Lack of green spaces 

Last but not least, urbanization is associated with increasing incidence of mental health disorders. Research has been focusing on the impact of urban and peri-urban green and blue space on mental health. There is a general consensus that green spaces, as outdoor areas dominated by vegetation such as urban parks, have positive effects on mental health. An interesting research has been conducted following the COVID-19 pandemic outbreak since the citizens who did not have private green spaces (like a balcony or a garden) could not benefit from the public spaces due to the restrictions imposed. It has been shown that green spaces in the city are important for stress and anxiety relief and allow physical activities and social gatherings, all aspects positively impacting on mental health. 

Climate change is threatening mental health 

The effects of climate change on mental health have been addressed only recently and knowledge on the pathways between the two is still limited. Of relevance are higher ambient temperatures, which have been linked with higher risk of worsening symptoms, hospital admission, suicidal behaviors, and death for people with mental health condition.  

However, it has been found that the climate change impacts on individuals occur in different ways and studies of the exposure of frequent, long-lasting, and severe adverse weather events showed that are direct and indirect effects. The first ones are the result of the exposure to danger, injury and death; acute stress and post-traumatic stress disorders; heat-related exacerbation of pre-existing mental health issues; increased rates of violence. The second ones affect mental health through their impact on ecosystems and human activities or other physical circumstances.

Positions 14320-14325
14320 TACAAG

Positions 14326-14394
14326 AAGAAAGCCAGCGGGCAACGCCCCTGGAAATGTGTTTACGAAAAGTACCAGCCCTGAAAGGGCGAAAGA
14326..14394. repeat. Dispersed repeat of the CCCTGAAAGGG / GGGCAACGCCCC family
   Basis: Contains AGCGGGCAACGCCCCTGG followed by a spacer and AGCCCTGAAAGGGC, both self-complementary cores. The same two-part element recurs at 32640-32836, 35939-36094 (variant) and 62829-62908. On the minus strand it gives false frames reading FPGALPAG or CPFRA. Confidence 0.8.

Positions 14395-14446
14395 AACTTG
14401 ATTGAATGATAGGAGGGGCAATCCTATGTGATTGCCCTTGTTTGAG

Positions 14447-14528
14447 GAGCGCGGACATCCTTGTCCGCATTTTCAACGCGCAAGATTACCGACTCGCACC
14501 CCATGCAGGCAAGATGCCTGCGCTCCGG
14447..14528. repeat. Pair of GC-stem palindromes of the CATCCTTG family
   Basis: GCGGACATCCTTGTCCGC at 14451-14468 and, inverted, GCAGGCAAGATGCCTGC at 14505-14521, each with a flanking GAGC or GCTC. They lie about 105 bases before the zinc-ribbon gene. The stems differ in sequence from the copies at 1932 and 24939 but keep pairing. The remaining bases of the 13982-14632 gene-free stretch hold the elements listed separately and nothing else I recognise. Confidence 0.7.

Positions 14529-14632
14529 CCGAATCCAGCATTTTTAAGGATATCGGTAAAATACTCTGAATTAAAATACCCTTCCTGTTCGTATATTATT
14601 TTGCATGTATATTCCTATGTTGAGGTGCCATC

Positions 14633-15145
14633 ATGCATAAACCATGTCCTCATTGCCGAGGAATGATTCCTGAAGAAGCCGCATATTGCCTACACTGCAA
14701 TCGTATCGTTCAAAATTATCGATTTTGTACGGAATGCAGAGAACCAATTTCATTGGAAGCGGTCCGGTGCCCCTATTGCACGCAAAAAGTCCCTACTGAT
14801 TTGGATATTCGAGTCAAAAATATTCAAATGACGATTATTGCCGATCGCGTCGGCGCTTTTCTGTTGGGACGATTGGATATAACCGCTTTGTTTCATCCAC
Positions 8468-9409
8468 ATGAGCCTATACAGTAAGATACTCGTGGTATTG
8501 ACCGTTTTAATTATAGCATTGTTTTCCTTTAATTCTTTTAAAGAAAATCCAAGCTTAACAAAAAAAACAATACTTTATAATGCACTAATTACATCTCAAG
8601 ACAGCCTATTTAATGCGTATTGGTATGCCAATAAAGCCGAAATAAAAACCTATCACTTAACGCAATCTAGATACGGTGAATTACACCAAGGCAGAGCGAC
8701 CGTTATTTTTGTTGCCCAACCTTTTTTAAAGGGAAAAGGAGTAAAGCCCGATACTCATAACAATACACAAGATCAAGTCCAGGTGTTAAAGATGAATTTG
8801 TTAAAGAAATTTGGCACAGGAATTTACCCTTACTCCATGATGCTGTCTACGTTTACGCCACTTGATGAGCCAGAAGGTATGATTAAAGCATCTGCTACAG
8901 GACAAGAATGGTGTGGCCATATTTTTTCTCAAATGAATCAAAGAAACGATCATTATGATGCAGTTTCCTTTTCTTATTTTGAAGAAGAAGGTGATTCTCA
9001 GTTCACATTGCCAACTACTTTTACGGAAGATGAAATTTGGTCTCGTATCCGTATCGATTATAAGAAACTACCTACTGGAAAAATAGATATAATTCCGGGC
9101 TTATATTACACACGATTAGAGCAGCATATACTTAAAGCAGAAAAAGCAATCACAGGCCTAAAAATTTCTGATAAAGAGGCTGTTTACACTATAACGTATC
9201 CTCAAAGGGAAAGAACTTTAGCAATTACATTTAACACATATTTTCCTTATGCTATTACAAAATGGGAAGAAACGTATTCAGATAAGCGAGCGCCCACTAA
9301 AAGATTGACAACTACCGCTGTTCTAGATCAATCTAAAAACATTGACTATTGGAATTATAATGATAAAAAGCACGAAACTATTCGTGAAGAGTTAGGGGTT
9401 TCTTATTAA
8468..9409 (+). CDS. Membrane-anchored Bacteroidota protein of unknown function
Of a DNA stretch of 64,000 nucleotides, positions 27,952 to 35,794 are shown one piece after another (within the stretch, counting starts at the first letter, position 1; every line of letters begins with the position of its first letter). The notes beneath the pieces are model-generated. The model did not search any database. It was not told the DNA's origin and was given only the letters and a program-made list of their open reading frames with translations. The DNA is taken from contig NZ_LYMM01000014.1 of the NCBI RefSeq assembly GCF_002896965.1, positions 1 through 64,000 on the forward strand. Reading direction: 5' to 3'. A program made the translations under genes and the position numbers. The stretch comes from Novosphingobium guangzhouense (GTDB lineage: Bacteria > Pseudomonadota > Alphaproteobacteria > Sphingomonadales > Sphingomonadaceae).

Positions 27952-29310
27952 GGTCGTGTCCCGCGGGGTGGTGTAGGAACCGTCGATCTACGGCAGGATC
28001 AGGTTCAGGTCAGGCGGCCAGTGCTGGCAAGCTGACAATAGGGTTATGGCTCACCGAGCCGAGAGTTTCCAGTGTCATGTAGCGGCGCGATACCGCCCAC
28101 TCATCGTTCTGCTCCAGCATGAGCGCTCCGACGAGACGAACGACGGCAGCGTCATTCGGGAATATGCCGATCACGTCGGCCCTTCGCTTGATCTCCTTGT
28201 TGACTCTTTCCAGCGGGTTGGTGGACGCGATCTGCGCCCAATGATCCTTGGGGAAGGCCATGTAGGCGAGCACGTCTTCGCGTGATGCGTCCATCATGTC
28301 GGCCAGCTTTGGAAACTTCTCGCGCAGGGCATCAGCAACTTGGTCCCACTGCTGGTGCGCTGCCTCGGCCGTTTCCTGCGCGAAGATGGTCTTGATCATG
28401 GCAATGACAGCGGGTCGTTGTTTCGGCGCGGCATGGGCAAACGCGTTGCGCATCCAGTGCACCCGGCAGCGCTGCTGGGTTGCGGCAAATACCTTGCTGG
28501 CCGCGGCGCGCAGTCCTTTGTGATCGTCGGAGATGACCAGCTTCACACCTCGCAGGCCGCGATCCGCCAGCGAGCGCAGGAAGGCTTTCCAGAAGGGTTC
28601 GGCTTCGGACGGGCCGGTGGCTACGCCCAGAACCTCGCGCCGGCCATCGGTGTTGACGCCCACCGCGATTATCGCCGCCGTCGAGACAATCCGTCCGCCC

In addition, the most affected are those with pre-existing vulnerabilities, young people, indigenous peoples, people living in poverty and those with cognitive/mobility impairments.  

Something new is happening in our minds 

Among the impacts of climate change, there are two new diseases that are starting to be investigated. A recent study introduced the concept of “Solastalgia”, as the pain felt when the place loved of residence is recognized as transformed. It manifests with the erosion of the sense of identity and a feeling of psychological desolation. This is true not just for natural causing factors, but as well for artificial ones, in the case of war or terrorism. The study introduces as well another sense of grief in response to ecological losses: the “Ecological Grief”, which comes from experiences physical ecological losses, loss of environmental knowledge and ability to predict its phenomena.  

These senses of grief and pains are also linked to a new mental distress that is growing especially among young people, the eco-anxiety. According to scientific research published by the Lancet the 45% of the new generations is negatively affected by anxiety and distress about climate change